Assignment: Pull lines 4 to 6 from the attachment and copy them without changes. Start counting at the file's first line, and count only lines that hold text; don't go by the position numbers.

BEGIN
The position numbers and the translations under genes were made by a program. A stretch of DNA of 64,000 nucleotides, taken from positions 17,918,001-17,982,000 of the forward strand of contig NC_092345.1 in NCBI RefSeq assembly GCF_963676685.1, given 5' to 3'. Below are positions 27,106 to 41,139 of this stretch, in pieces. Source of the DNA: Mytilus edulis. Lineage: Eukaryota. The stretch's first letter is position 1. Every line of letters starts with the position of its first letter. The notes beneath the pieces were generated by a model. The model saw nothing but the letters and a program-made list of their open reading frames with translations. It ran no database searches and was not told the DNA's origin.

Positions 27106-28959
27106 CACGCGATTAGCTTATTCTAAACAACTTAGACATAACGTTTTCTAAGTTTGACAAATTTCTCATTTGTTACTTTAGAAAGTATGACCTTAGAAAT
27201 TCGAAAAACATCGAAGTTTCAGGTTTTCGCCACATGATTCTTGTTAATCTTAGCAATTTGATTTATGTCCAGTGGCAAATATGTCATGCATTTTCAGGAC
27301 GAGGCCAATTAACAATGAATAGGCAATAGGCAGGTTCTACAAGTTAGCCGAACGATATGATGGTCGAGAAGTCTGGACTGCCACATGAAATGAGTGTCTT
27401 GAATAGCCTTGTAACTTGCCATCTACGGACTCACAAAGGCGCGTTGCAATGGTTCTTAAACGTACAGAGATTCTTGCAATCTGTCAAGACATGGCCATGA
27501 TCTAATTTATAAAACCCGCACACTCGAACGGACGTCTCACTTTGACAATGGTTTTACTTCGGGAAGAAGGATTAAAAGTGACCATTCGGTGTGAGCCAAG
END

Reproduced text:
27201 TCGAAAAACATCGAAGTTTCAGGTTTTCGCCACATGATTCTTGTTAATCTTAGCAATTTGATTTATGTCCAGTGGCAAATATGTCATGCATTTTCAGGAC
27301 GAGGCCAATTAACAATGAATAGGCAATAGGCAGGTTCTACAAGTTAGCCGAACGATATGATGGTCGAGAAGTCTGGACTGCCACATGAAATGAGTGTCTT
27401 GAATAGCCTTGTAACTTGCCATCTACGGACTCACAAAGGCGCGTTGCAATGGTTCTTAAACGTACAGAGATTCTTGCAATCTGTCAAGACATGGCCATGA